Steven Robinson

Steven's 100 Miles in 2023 page

Fundraising for SHINE

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RCN 249338
We offer specialist advice & practical help to all with spina bifida & hydrocephalus


In May 2013, just 7 months after getting married, my wife fell pregnant with our first child. We were both overwhelmed with happiness, our perfect love story was about to grow into the perfect little family!

Fast forward a few weeks and we told all of our close family and friends our fantastic news (mainly because morning sickness would have given the game away if we hadn't!). We gifted each grandparent a child's book in a gift bag with a note that read Dear Grandma/Grandad, please read to me after my arrival into the world in March 2014. My wife was so excited she started to buy little bits for the nursery including a wall sticker, which read, "twinkle twinkle little star don't you know how loved you are"

We had Friday 23rd August pencilled in on the calender... the date of our first scan. We had booked a weekend in Newcastle for that weekend (a last little trip before 2 became 3). When Friday 23rd came around my wife and I arrived early for our appoinment, having not had much sleep through excitement! The sun was shining and we both had a happy spring in our step.

The waiting room was busy, and looking around there was a lot of women at various stages of pregnancy. I couldn't help but feel excitement looking at the baby bumps thinking that would be us in a few weeks. There was also something strange about sitting in a room where everyone knows why your there, when you have been keeping it secret for months.

As we were called into the appointment, the sonographer introduced herself as my wife laid on the bed. She told us she would be looking to see how many babies were in the womb and looking for any major abnormalities. Great, we thought... lets hope there's only one in there!!

Fast forward a few minutes and the sonographer turned the screen to my wife and I so we could see the (Just one!) baby on screen. A very wriggly baby almost doing back flips we looked on in amazement. As the sonographer was moving around, she was showing us the obvious body parts... 10 toes, 2 feet, 2 legs etc. Just as she got to counting 10 little fingers, babies arm extended and gave us an almighty wave on screen. The sonographer then started to do the measurements and told us she was struggling so asked us to go for a little walk around to try and get baby to move into a better position, and then she would call us back in. For about an hour we walked around and used the time to ring relatives to tell them the good news... Our one baby was wriggling around and even waved at us on screen.

When we finally got called back into the room, the waiting room seemed almost empty. The sonographers mood this time was completely different, she explained that the real reason for inviting us back is for a re scan as I think there's a problem. I don't think your babies head has grown properly. I need a second opinion.

As she left the room to grab a colleague I was still full of optimism not realising the severity of what we had just been told. I even remember asking the 2 sonographers "so when will the baby's head grow".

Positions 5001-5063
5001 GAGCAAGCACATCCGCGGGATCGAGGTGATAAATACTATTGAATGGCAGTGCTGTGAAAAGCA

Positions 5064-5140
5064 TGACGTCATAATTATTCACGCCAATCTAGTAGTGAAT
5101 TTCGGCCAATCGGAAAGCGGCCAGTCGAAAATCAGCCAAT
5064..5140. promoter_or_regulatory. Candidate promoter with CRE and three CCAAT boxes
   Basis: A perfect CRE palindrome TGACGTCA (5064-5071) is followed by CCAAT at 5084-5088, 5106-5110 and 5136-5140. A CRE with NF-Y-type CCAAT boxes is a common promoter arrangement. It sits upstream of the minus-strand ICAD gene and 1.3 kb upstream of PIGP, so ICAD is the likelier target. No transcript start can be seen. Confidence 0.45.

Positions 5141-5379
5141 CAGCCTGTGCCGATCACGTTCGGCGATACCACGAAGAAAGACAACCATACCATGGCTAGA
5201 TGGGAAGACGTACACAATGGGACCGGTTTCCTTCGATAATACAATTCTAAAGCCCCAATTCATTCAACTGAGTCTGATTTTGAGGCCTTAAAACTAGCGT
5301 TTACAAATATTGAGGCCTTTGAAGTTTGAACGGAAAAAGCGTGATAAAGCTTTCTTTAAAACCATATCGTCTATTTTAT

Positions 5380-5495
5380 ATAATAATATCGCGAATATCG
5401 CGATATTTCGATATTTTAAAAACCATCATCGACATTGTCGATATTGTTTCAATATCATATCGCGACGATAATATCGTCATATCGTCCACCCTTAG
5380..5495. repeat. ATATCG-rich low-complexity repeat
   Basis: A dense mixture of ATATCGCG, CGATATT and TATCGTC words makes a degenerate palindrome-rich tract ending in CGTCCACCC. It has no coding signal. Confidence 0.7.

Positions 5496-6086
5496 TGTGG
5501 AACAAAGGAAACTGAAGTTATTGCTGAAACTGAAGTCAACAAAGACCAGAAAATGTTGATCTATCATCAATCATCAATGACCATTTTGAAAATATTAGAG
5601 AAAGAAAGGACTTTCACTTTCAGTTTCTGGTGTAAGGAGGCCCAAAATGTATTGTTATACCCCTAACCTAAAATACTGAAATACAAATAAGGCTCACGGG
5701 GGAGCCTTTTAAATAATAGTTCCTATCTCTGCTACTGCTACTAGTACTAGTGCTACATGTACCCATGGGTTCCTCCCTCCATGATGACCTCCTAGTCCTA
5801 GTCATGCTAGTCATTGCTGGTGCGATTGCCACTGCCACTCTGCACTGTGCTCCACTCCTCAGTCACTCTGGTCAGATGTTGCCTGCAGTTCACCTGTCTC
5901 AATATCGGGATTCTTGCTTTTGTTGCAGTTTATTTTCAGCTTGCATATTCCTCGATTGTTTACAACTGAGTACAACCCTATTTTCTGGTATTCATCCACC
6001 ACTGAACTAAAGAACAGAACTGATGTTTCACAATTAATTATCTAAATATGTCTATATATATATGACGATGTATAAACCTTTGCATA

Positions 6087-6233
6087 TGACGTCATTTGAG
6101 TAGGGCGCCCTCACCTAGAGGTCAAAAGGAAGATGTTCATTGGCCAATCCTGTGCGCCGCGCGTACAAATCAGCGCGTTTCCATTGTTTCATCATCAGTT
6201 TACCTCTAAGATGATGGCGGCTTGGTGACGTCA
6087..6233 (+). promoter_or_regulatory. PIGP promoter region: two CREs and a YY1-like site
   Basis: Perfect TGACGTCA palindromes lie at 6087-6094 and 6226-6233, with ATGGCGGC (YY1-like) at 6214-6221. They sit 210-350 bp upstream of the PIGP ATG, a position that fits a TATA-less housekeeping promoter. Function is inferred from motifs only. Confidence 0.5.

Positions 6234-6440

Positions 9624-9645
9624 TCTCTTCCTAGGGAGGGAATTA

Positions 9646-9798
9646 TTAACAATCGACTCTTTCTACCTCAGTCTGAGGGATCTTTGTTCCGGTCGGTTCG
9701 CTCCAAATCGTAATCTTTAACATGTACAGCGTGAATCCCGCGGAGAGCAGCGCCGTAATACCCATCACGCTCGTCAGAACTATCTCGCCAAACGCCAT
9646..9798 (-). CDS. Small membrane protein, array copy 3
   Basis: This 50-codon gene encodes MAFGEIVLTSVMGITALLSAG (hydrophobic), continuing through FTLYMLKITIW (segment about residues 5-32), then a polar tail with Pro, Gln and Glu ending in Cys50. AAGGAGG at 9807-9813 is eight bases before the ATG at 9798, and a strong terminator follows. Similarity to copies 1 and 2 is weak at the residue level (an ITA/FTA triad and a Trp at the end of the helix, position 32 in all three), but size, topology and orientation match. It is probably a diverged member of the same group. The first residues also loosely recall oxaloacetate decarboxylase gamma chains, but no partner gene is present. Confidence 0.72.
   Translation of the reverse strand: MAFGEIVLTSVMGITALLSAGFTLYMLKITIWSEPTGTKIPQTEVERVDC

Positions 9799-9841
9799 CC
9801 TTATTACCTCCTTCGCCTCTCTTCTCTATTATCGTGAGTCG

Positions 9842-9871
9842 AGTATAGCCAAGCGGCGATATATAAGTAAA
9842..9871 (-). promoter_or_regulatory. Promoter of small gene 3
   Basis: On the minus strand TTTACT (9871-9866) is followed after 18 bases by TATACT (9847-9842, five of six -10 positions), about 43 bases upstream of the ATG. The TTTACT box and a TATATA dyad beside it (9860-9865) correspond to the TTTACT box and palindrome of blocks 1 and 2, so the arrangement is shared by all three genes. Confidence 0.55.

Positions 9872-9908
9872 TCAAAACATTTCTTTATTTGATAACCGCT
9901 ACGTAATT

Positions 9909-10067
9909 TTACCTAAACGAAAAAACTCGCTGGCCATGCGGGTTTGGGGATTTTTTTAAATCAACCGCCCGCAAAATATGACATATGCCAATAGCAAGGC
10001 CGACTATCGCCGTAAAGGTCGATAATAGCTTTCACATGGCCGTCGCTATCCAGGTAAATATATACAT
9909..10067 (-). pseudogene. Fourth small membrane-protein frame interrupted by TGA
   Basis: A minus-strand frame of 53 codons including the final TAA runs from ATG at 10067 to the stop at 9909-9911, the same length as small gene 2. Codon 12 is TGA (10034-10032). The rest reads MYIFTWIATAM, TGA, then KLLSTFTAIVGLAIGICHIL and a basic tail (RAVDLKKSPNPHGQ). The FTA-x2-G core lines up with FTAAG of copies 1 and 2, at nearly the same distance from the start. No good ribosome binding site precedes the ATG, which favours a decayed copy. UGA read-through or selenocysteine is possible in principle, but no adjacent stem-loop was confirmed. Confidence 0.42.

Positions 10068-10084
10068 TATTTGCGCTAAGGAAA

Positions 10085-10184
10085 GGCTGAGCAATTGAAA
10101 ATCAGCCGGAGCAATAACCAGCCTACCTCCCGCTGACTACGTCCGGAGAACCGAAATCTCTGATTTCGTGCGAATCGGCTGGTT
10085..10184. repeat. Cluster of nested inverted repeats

The answer to my question of course was it wont! Shortly after the second opinion our baby was officially diagnosed with anencephaly. A neural tube defect that is fatal. Whether it be in the womb, during birth or a few hours/days/weeks after birth our baby was going to die. I had literally gone from the top of the world to the lowest id ever felt in mere seconds.

In the hours that followed my wife and I had to make the single hardest decision of our lives. If, when and how do we want to end the life of our very much wanted and very much loved baby. We decided that the best option would be to terminate the pregnancy, also opting for a full post mortem once our baby was born.

My wife gave birth to our baby on 27th August just 4 days later, the baby was no bigger than the palm of my hand and it was clear to see where the skull had not sealed off. We had a small naming ceremony where, not knowing the gender we decided on the name Star taking our inspiration from the wall art my wife had bought. We later found out following the post mortem that it was a boy and but for the skull sealing there was nothing genetically wrong.

The following weeks and months we were blessed with support from both the hospital who conducted a short service about our boy and also through our own research, we found a number of support groups and other people who this had affected. 

It is this support and understanding from organisations like SHINE which helped us to build back up. I hope the funding can go towards helping raise the awareness of anencephaly and helping those families who are affected by this.

About the charity


Verified by JustGiving

RCN 249338
Shine provides specialist support from before birth and throughout the life of anyone living with spina bifida and/or hydrocephalus, as well as to parents, families, carers and professional care staff. Our wonderful supporters make our work possible, your fundraising makes all the difference!

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